What is NMR spectroscopy?
Nuclear Magnetic Resonance (NMR) spectroscopy is an analytical technique used by chemists for quality control and research. It allows to determine the content and purity of a sample as well as molecular structures of unknown compounds. In another words, NMR can either be used to quantitatively analyse mixtures containing known compounds or identify entirely unknown compounds. Furthermore, NMR is utilised to study chemical and physical properties at the molecular level such as conformational exchange, reactivity, solubility and diffusion. In order to achieve that, hundreds of various NMR techniques were developed over the years. Due to high versatility, accuracy and reproducibility, NMR became absolutely essential analytical technique for modern chemistry research.
NMR spectrometers with very strong liquid helium-cooled superconducting magnets are relatively expensive and not easy to maintain. Therefore, they are usually placed in large central laboratories owned by universities or big private companies. However, the recent boom of less expensive bench-top instruments using permanent magnets and lower resolution resulted in expansion of NMR spectroscopy in some smaller and unusual niches.
NMR spectrum as a finger print
NMR spectrum can be seen as a finger print of the electronic structure of a molecule and its individual functional groups. Therefore, compounds can be identified by comparing their NMR spectra against spectral libraries of already known compounds. Unlike fingerprints, NMR spectra are highly predictable and molecular structure of unknown compound can be deduced entirely from NMR spectroscopy data. However, solving such NMR puzzle is not straightforward, multiple correlation NMR experiments are usually required and complexity increases dramatically with the size of the molecule.
NMR spectrum as a digital asset
A NMR spectrum in raw digital format can represent a substantial value. Firstly, recording NMR spectra requires significant amount of resources in form of expensive instruments and consumables (cryogens and deuterated solvents) and labour of highly trained employees who run the experiments and maintain the instruments. Furthermore, labour that goes into obtaining the actual substance by synthesis and/or purification can be also considerable. One can see the value from the other perspective as well. Having access to verified source of NMR spectra in raw format can enable faster and more confident identification of substances either in pure state or complex mixtures. That can bring inestimable cost savings for chemical and pharmaceutical industry and chemistry research in general.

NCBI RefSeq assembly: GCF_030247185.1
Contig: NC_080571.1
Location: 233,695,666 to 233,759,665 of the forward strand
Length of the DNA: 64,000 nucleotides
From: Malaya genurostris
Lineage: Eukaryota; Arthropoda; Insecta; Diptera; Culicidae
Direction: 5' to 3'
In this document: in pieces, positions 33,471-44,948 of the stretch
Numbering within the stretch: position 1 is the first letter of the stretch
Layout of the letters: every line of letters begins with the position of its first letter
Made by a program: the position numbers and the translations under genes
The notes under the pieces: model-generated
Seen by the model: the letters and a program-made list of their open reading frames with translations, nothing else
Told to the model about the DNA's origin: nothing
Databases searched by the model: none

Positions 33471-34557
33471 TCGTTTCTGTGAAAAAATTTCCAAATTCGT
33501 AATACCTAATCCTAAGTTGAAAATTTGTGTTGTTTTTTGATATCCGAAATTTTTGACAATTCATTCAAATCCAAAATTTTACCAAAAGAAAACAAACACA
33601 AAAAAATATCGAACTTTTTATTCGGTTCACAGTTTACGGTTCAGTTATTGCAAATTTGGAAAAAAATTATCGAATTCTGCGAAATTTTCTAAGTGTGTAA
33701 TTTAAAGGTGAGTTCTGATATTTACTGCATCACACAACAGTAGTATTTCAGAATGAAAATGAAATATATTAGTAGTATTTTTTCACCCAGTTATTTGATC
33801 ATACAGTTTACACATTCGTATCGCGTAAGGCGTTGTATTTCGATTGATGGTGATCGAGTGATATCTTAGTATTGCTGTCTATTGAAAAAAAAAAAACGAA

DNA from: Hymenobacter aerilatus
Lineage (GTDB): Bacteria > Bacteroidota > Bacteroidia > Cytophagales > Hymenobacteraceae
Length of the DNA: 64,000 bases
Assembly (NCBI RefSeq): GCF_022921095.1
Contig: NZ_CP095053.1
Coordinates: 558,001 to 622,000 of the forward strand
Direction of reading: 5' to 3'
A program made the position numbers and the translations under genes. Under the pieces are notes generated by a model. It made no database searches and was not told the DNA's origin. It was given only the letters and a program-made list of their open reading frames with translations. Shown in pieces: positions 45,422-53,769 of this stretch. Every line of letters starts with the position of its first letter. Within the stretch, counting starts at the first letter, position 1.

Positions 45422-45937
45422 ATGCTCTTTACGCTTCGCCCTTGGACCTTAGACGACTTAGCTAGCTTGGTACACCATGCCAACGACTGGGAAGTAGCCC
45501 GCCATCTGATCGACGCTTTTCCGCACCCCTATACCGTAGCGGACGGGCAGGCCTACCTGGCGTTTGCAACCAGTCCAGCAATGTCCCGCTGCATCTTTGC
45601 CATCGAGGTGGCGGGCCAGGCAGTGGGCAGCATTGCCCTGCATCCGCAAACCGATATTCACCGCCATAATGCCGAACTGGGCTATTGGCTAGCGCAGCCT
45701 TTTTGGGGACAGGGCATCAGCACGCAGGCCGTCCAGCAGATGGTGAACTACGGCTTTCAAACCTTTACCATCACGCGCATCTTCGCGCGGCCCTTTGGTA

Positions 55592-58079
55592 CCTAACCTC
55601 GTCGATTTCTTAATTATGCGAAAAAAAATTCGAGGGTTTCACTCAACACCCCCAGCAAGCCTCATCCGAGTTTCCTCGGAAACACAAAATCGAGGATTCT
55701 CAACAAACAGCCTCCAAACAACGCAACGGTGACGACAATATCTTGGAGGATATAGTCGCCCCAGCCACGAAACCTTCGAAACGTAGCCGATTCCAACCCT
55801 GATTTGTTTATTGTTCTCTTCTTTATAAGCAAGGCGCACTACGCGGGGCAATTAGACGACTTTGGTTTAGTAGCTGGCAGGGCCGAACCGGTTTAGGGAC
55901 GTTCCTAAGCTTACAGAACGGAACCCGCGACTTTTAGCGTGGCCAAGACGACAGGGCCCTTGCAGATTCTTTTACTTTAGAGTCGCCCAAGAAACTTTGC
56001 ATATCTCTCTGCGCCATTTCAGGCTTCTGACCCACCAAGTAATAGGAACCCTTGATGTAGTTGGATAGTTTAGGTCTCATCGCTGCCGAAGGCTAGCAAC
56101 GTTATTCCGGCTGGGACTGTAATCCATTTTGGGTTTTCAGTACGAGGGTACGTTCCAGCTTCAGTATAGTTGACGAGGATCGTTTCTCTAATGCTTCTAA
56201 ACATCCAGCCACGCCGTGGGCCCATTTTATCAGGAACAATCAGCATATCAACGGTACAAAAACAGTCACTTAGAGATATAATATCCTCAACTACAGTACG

What is the problem?
In last decade, amount of NMR data that large NMR facilities produce has dramatically increased due to high efficiency of fully automated instruments. However, this large quantity of data is not accordingly stored and shared despite of its considerable intrinsic value. NMR spectroscopy is lacking a global data depository that would be an equivalent of CCDC for X-ray crystallography data. The status quo has not been changing much despite of the open access data enforcement of research councils and initiatives like Go Fair and NMReDATA. We believe that the core of the issue is at the bottom of the pyramid. Data management in academic NMR laboratories is rather poor as the raw data are usually stored on a network drive without any metadata and search facilities. When the research is concluded, finding and uploading data into research data repository like Figshare or Zenodo becomes a troublesome commitment that researchers rather avoid at any cost. NMR laboratories in industry have usually better data management but the data remains in isolated silos even after confidential embargo is ceased as there is no platform where NMR data could be traded as a digital asset.
How do we aim to solve it?
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NMR Instruments Connected
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NOMAD was presented at the first NMReDATA symposium alongside with some other projects dealing with NMR data. It was good to see about 100 people in the audience at the last day of excellent and very busy SMASH conference. Higher number of attendees and lively...
Version 2.4.1 brings some major updates for manual data input (Laimh). Additional metadata (solvent, pulse program, title) are stored in database when data sets are claimed. Users can also inspect spectra by build in viewer as they can do for spectra acquired under...
After long time when we were working hard on the project infrastructure we have finally released a new version – NOMAD 2.3.1. The biggest change is a module called “Laimh” that enables to automatically capture NMR data sets acquired on instruments working in manual mode.